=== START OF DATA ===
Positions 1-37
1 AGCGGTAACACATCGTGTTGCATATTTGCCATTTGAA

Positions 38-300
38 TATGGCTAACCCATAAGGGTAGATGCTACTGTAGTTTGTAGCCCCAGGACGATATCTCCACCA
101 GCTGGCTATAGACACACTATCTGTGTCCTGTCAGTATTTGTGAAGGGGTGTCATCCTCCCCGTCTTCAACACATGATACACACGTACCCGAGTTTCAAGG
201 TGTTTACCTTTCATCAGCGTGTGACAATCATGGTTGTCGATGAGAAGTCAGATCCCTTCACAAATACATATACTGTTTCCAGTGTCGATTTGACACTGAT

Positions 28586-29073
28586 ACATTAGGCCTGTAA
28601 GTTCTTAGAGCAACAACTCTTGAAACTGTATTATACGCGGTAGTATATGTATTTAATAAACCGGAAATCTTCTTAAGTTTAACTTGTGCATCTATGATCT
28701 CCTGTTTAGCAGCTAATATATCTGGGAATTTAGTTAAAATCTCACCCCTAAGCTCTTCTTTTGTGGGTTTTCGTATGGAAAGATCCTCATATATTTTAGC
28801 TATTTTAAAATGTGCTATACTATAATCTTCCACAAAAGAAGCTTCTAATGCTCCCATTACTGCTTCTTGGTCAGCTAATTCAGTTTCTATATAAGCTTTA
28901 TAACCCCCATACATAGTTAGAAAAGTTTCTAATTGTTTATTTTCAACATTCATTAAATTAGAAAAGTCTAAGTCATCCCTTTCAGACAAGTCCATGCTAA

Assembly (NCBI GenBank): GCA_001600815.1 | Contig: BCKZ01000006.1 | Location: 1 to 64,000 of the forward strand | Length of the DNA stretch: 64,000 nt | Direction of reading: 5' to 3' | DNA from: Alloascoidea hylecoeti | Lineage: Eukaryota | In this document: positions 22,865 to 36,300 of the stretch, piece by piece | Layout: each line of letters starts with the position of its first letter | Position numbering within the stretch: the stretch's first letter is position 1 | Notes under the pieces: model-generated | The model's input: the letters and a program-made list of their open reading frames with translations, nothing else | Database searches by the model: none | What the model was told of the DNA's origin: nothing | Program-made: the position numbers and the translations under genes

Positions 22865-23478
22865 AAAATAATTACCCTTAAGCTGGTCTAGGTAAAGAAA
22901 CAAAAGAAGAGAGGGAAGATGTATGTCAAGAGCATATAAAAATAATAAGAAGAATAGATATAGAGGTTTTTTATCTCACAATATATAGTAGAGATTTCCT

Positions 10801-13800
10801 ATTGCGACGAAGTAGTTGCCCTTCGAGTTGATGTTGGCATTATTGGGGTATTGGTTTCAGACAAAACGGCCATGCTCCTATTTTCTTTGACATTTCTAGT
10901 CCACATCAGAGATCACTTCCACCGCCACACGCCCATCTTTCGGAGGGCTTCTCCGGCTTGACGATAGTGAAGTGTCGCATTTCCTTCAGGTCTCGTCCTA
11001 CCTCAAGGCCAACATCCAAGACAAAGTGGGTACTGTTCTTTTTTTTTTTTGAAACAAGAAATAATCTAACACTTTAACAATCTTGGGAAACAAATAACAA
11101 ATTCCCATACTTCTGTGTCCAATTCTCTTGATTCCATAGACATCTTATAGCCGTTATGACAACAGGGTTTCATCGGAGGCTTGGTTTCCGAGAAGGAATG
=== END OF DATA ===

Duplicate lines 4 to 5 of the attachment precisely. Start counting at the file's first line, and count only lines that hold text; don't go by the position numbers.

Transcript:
38 TATGGCTAACCCATAAGGGTAGATGCTACTGTAGTTTGTAGCCCCAGGACGATATCTCCACCA
101 GCTGGCTATAGACACACTATCTGTGTCCTGTCAGTATTTGTGAAGGGGTGTCATCCTCCCCGTCTTCAACACATGATACACACGTACCCGAGTTTCAAGG